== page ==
Foster child fails to be considered a 'family member' for succession


22 October, 2010

Succession can be one of the most difficult and emotive issues that a social landlord has to deal with. It is often the case that a decision reached on whom, if anyone, should succeed to a tenancy will leave some family members aggrieved.

In order to prevent tenancies from being passed on forever, there are a number of restrictions in place on when succession can take place. One such example for secure tenancies is that the proposed successor has to be the tenant's spouse or civil partner, or that they are another member of the tenant's family and has resided with them for 12 months prior to the tenant's death. It was the issue of who should be considered as a member of the tenant's family at the heart of the Court of Appeal's decision in Sheffield City Council v Wall [2010] EWCA Civ 922.

Due to the regularity with which succession issues can arise, it is advised that social landlords are aware of this decision and the potential impact it could have in the future.

The Facts

In 1967 the appellant (W) was placed by the Council with a foster mother when he was a few months old. This became a long term foster placement and W was brought up as if he was the child of his foster mother. It was also said that W considered her to be his mother.

In 1986, W's foster mother was granted a secure tenancy of a property in Sheffield on the basis that the occupants of the property were herself and W. W trained to be a solicitor and in September 2001 moved to London for work purposes but in June 2002, returned to Sheffield to live with his foster mother and became her primary carer through illness. W's foster mother died in June 2003 and four months later a notice to quit was served upon him and the Public Trustee.

The Council issued a claim for possession of the property on the grounds that there was no person qualified to succeed to the tenancy and that a valid notice had been served. W argued that he was entitled to succeed and that consequently the notice was invalid. At the initial hearing, it was held that W was a member of his foster mother's family but that he had not resided in the property for the required 12 month period. The possession order was therefore granted.

W appealed against this decision but did not seek a stay of execution of the order and vacated the property as required to do in the order. The order was executed in February 2005 and in April 2005, it was re-let to new tenants (I) under a secure tenancy agreement.

The order for possession granted against W was set aside by the Court of Appeal in March 2006 and the case was remitted to the county court for a rehearing. All of the parties were urged to attempt to reach a compromise in the case. This did not happen however and W then commenced his own possession proceedings against I. When the case was reheard in the county court, the judge dismissed the Council's claim for possession against W and also dismissed W's claim for possession against I.

W appealed against this decision to the Court of Appeal arguing that he was qualified to succeed to the tenancy on the ground that he fell within the meaning of "another member of the tenant's family" for the purposes of sections 87 and 113 of the Housing Act 1985.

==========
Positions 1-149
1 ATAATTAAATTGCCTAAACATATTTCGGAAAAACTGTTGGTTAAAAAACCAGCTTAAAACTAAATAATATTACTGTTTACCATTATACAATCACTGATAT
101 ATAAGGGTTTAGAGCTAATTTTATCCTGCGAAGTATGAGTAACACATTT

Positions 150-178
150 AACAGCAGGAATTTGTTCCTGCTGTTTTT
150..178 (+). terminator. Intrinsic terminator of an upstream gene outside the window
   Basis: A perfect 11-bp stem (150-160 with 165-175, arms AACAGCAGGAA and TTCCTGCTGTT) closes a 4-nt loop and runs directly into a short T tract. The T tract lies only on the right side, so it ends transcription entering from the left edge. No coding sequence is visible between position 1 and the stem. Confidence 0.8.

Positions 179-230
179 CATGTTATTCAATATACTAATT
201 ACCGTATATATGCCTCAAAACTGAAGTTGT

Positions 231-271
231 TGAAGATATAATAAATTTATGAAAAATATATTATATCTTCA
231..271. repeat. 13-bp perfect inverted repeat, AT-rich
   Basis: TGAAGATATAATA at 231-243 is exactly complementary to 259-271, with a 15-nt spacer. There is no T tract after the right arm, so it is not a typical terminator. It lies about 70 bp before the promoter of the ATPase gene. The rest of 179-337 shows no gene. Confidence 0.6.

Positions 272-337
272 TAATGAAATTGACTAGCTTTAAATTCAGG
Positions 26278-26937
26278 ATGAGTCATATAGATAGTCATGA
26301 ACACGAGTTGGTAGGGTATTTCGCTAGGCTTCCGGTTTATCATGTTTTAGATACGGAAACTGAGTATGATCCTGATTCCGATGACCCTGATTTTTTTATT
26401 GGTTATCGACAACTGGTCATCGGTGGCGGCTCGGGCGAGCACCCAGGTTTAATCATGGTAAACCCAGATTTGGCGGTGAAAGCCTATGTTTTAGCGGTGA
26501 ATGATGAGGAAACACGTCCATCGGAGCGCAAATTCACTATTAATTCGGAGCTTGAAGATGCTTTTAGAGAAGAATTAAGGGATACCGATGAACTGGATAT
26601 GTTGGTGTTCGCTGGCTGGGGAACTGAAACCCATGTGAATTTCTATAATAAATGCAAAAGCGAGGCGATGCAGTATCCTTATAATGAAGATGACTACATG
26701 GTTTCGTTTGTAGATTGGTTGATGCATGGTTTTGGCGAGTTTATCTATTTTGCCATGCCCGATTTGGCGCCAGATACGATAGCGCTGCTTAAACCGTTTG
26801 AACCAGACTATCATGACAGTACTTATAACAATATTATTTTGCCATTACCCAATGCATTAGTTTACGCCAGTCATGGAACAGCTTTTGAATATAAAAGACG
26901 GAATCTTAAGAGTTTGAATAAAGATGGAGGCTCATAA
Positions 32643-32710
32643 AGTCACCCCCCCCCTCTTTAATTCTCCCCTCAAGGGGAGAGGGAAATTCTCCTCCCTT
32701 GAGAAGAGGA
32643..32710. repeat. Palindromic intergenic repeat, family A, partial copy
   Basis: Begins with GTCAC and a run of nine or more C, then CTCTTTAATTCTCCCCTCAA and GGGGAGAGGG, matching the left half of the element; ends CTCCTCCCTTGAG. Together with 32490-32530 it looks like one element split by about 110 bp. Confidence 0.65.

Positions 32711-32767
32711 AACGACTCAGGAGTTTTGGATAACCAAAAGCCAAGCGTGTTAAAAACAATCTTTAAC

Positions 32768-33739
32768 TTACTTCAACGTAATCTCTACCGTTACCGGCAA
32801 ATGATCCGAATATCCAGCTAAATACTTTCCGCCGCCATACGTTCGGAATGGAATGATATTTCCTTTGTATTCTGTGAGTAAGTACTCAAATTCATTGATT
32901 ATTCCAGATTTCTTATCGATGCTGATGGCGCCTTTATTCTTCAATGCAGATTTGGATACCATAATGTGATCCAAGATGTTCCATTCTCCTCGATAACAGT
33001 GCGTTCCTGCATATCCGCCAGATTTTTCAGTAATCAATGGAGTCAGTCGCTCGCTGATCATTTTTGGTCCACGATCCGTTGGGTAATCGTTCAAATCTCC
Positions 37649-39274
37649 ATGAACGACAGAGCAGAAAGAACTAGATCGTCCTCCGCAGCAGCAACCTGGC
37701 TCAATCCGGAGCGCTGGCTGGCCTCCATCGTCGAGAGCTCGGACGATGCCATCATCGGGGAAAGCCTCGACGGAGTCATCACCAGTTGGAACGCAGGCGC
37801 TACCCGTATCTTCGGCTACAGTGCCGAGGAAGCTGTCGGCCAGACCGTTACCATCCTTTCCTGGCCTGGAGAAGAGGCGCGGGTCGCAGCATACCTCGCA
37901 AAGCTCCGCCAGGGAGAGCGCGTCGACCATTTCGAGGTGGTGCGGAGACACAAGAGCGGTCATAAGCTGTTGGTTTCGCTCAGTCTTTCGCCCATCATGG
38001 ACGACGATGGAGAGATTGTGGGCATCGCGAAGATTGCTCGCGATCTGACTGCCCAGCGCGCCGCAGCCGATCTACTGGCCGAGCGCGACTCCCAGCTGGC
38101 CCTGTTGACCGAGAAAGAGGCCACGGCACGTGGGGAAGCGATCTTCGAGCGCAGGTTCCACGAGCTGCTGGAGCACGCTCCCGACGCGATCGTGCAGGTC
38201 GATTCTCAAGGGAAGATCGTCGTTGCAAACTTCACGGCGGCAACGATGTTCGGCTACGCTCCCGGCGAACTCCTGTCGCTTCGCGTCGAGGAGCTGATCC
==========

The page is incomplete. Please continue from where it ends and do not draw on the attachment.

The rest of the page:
The Court of Appeal's Decision

W's appeal was rejected by the Court of Appeal.

The wording of section 87 was first considered which referred to succession being able to take place if the prospective successor was another member of the tenant's family. It was said that undoubtedly W was a member of his foster mother's family. However, the court also considered that section 113 placed restrictions on who could be classified as such and that it was heavily focused upon blood relationships. It was said that the meaning of the word 'child' was to include step-children and illegitimate children, but significantly did not include foster children. The Court of Appeal said that the wording of section 113 had to be deemed as requiring that W could only be a member of his foster mother's family if he fell within the scope of the definition. Because foster children were not referred to in the legislation, W could not be deemed as being a family member and therefore could not succeed to the tenancy.

It was also said that W's article 8 rights (relating to the right to a private and family life) but that there was an objective and reasonable justification as to why W had received different treatment. It was said in previous case law (R (on the application of Gangera) v Hounslow LBC [2003] EWHC 794) that Parliament had to strike a balance between the security of tenure being offered and the need for a system of allocating limited resources. Council housing was stated as being a precious and limited resource and it was for a local housing authority to decide who would qualify for such accommodation by it under the 1985 Act. This meant that the provisions of the 1985 Act were compatible with W's rights under the European Convention on Human Rights.


This case has shown that the rules on succession are relatively restrictive and prospective successors must be able to demonstrate that they satisfy the applicable requirements. It is advised that social landlords, when dealing with succession related issues, are aware of the relevant rules and are able to determine whether succession may take place.

For more information and assistance on these issues, please contact the Housing Department at Forbes Solicitors on 01772 220200 or email Stuart Penswick.


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